That printer cartridge wasn’t as empty as you thought. Perhaps your pen leaked, or fluffy decided to use it as a chew toy. Or maybe the pandemic restrictions reignited your passion for authentic calligraphy, and you tripped. Whatever the case, unforeseen circumstances resulted in ink meeting your carpet.
Even with today’s digital options, every household has an ink pen somewhere around to fill that rare need – anything from taking down notes to looking prepared for a job interview. Ink has been a household component since 2,500 years before our common era, readily used by Egyptians, Chinese, and other cultures as they discovered the usefulness of written records. They likely spilled ink on their floors and carpets as well.
The three most common types of ink are water-based, permanent, and for lack of a better term, ballpoint ink. Unfortunately, not all removal methods turn out successfully. Depending on the ink, your best bet is to contact stain removal experts, like Preferred Carpet Care. We can give you tips and pointers depending on the specific type of ink. However, here are a few ideas when it comes to promptly dealing with ink stains on your carpet.
The main goal when addressing any stain on carpet is to avoid smearing it. All attempts should follow the principle of blotting and dabbing from the outside edge inward. Ballpoint pen, permanent, and water-based ink typically follow the same standard, but water-based ink is usually the easiest to come out.
As always, remove any excess. Gently dab the stain with a clean white paper towel to soak up as much of the ink as possible. Use more paper towels if necessary and continue the process until there’s no more transference of ink from carpet to towel.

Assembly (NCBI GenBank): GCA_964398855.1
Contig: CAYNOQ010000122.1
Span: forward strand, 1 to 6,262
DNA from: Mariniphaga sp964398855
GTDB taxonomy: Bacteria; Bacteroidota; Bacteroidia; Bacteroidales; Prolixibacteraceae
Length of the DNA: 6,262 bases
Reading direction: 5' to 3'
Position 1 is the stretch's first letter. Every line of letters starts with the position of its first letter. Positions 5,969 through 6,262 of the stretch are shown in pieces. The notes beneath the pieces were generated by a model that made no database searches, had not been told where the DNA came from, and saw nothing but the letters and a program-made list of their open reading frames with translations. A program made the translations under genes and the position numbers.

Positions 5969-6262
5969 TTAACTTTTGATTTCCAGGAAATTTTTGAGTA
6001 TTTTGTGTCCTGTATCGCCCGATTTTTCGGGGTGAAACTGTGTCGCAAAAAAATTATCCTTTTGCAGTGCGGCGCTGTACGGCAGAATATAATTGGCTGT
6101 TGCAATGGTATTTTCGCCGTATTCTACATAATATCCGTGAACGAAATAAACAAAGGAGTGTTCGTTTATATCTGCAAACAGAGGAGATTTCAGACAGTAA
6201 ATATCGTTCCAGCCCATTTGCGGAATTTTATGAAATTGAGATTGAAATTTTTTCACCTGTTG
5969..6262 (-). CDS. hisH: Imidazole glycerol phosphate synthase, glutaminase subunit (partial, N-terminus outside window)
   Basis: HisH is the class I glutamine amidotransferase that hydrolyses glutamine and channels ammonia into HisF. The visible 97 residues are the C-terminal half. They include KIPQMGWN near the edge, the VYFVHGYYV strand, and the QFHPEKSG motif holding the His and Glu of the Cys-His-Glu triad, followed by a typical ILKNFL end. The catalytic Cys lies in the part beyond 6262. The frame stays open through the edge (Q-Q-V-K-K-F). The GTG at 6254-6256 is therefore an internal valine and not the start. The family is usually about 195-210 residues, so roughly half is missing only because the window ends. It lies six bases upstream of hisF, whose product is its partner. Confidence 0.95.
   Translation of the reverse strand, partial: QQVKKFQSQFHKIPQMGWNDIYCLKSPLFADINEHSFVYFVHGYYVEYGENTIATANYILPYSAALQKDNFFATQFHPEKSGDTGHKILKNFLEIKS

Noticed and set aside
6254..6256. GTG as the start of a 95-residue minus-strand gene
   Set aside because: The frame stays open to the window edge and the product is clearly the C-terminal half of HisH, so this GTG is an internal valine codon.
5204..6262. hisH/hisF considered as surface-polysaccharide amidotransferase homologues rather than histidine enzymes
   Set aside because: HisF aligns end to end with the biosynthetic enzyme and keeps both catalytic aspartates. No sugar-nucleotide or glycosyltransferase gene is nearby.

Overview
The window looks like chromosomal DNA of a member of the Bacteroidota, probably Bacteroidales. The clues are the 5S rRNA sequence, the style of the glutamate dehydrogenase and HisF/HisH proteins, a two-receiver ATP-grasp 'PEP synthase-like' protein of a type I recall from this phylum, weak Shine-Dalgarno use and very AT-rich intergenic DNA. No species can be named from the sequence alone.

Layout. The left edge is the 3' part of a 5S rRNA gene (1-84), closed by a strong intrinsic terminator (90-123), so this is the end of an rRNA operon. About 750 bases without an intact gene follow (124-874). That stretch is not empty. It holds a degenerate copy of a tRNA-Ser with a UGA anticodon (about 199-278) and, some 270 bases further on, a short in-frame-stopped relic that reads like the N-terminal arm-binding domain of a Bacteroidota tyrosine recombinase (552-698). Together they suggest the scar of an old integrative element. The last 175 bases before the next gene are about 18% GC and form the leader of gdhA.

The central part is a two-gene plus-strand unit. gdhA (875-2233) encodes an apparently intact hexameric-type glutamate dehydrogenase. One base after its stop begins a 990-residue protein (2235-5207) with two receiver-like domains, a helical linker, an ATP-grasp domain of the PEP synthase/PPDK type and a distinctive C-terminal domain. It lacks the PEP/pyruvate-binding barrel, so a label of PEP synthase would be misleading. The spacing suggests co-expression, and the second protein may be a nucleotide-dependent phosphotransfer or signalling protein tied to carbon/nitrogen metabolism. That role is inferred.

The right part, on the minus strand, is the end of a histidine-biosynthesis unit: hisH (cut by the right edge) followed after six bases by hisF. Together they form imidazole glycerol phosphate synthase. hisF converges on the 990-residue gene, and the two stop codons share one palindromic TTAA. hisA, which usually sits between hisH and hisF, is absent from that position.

Pour rubbing alcohol onto a clean white cloth or paper towel. Don’t pour it directly on the stain, as the alcohol could easily get through the backing under your carpet, damaging the latex bond. Continue blotting the stain until there is no more color transference.
A Word of Advice
Some DIY remedies call for using hairspray to break up and absorb the ink, and then relying on the rubbing alcohol to dissolve the hairspray along with the ink. We do not recommend this. Many hairsprays contain additives that can be harmful to your carpet. Also, this merely adds up to another “middleman” in the procedure. Other methods call for using ammonia mixtures. However, using ammonia poses a significant risk to your health and is not recommended.
If the Stain Persists
Try mixing a quart of warm water with a teaspoon of laundry detergent. Many laundry detergents are designed to remove ink stains. However, make sure it doesn’t have any bleach, so it doesn’t discolor your carpet fibers. If you do not have laundry detergent available, another option is using liquid hand or dishwashing liquid with the quart of water instead, but make sure it doesn’t have bleach or lanolin. Dab and blot the stain with the mixture using a clean white cloth until there is no more color transference.
Afterward, use a spray bottle to apply warm water onto the area, rinsing it. Apply a stack of weighed-down paper towels to soak up the moisture.
Keep in mind that water-based inks might easily come out of your carpet, but permanent inks are designed to live up to their names and become a permanent mark. If the stain is still persistent, or if you’d like to leave it up to the professionals, give Preferred Carpet Care in Redding a call, or fill out our online form. We know many tricks of the trade, as well as having full access to different solvents and safe chemicals to remove all kinds of ink stains. We’re happy to schedule a time for our technicians to see what kind of stain you are up against, and help remove it.
- Posted by Rod Barth
- On September 17, 2020